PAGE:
A new Hy-Vee at 151st Street and Black Bob Road will result in street improvements that may restrict access to two fast food restaruants at the corner.
Olathe councilmembers delayed Tuesday a decision on a final development plan for Blackbob 151 Shops, which would include a 76,000-square-foot Hy-Vee on more than 38 acres.
The city proposes adding a right-hand turn lane on 151st at the corner and a traffic signal on Black Bob near the Hy-Vee entrance.
Alonzo Liñan, assistant public works director, said the improvements would alleviate congestion at an already busy intersection.
Councilmembers expressed concern with the median on Black Bob. The median would be extended past the entrances to Sonic, which is on the southwest corner, and McDonald’s, which is on the southeast corner. The extension would block access to Sonic for drivers heading north on Black Bob, and it would block access to McDonald’s for drivers heading south on Black Bob.
“In this area of town, that’s already a tough area to get through,” Councilmember John Bacon said. “This is only going to make that problem worse.”
Councilmember Marge Vogt agreed.
“I can’t imagine what the traffic will be like,” she said. “I can’t imagine, and it will impact people’s ability to frequent (those businesses) so it can have a negative impact just on the business itself.” Bacon also was concerned the improvements soon would have to be replaced to build a four-lane section of the road. He said the proposed improvements “sounded like a waste.”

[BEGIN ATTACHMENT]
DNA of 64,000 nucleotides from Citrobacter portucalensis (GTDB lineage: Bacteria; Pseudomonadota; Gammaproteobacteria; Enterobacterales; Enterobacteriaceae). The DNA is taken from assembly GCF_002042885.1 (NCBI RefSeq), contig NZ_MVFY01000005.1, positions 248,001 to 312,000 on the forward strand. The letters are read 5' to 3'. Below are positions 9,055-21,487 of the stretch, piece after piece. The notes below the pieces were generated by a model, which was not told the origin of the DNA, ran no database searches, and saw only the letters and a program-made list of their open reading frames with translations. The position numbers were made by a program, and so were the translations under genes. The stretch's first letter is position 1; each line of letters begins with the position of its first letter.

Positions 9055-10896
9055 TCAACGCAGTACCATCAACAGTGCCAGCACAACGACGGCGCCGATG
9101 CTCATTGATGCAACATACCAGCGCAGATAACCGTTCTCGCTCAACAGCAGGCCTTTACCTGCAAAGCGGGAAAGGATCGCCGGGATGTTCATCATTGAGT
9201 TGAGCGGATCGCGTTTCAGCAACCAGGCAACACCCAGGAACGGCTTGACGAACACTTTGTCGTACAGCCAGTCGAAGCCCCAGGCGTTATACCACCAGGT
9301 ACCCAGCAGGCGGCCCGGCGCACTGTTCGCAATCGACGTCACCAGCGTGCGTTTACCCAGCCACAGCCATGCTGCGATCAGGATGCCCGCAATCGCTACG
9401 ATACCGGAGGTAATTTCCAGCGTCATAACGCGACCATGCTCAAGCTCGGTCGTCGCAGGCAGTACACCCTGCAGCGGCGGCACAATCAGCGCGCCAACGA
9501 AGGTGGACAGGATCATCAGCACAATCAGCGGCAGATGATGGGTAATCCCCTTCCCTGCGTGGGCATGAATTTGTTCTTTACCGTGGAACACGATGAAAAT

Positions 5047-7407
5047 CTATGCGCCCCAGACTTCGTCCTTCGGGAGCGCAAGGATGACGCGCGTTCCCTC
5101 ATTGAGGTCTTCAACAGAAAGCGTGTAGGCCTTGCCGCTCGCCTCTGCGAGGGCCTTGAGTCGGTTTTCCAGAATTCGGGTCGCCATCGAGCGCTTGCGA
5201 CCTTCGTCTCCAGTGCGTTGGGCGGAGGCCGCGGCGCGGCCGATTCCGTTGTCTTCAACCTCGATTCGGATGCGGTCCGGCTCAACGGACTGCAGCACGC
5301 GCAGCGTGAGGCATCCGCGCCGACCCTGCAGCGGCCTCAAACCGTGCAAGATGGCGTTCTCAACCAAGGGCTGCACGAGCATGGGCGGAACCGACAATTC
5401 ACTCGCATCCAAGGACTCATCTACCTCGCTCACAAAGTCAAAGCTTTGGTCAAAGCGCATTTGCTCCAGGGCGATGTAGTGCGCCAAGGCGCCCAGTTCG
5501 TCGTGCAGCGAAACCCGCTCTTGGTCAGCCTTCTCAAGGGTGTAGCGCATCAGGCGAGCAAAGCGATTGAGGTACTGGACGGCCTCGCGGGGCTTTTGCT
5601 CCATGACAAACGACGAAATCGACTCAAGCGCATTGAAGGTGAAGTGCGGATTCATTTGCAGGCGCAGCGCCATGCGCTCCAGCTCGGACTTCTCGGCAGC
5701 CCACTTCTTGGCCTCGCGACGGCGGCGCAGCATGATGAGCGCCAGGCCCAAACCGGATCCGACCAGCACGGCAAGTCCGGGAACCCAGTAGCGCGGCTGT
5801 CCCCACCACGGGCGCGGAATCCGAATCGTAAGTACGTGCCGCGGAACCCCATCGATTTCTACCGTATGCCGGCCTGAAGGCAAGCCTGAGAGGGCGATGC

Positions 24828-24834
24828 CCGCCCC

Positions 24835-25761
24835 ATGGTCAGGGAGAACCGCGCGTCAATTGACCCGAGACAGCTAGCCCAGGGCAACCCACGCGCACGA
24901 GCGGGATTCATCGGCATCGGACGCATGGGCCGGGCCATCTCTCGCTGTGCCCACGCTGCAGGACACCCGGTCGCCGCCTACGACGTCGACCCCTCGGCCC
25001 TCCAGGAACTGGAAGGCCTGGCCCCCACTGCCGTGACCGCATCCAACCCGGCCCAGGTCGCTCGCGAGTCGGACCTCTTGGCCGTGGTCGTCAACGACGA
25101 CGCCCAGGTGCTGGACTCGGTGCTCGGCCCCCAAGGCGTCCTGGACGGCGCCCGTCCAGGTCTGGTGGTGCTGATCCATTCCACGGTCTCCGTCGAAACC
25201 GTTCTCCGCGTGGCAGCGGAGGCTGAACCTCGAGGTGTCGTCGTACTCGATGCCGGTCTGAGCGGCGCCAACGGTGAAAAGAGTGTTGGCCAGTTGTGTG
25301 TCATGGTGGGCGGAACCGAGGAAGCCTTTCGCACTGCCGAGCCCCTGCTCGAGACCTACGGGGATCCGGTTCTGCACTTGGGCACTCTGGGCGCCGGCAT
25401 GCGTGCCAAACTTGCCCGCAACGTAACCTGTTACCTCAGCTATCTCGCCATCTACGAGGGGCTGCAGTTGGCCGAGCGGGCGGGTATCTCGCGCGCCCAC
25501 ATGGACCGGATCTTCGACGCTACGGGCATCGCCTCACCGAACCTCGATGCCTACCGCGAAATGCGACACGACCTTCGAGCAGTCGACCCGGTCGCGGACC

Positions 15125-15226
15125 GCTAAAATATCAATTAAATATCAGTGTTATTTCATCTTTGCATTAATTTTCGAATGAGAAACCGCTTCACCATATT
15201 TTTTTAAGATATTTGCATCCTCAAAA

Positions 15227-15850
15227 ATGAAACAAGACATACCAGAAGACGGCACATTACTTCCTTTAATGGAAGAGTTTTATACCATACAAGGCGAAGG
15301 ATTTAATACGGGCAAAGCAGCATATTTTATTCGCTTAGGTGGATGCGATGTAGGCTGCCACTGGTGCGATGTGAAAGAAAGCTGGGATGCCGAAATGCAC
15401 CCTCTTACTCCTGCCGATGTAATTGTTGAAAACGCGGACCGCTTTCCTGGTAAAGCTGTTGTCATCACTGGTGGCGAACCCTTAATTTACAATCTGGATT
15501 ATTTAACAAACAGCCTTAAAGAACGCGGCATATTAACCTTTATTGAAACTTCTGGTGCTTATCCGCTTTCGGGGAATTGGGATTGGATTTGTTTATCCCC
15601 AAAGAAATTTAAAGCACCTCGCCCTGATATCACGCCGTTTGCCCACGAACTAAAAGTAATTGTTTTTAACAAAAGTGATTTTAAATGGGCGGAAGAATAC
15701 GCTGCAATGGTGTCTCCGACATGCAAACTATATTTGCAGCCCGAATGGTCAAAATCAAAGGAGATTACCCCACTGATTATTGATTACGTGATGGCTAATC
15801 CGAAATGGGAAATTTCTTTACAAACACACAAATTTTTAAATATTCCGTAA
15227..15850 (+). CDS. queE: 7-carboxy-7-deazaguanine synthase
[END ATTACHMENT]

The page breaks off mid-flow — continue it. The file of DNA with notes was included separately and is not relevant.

“I’m wondering how many phone calls we’re going to get before we realize we have to go back and tear out improvements that were made and fix it,” Bacon said. “That’s just a place I really don’t want to go.”
Bacon suggested making that quarter-mile section of road from 151st to Hy-Vee four lanes.
Liñan said that would cost roughly $2 million, most of which the city doesn’t have. He said the current plan would provide the best immediate value with the developer contributing more than $500,000.
“The question we have to ask ourselves is what are we willing to live with to encourage continued development, and at this point that answer is more traffic on a two-lane road,” Liñan said.
Bacon said using the developers’ contributions and funds from excise taxes would put the city about halfway to the $2 million cost to make the stretch of road four lanes. Public Works Director Rick Biery said that figure wasn’t accurate, and the city likely would have to make up a difference of about $1.5 million — not $1 million.
Biery said the delay on the decision would give city staff time to prepare alternatives. Liñan said that likely would be an “S” median that would allow access to the restaurants.
Developer Bob Johnson said he was amenable to the delay, especially if a solution reduced congestion.
“The last thing Hy-Vee wants to do is build a store that can’t be serviced,” he said.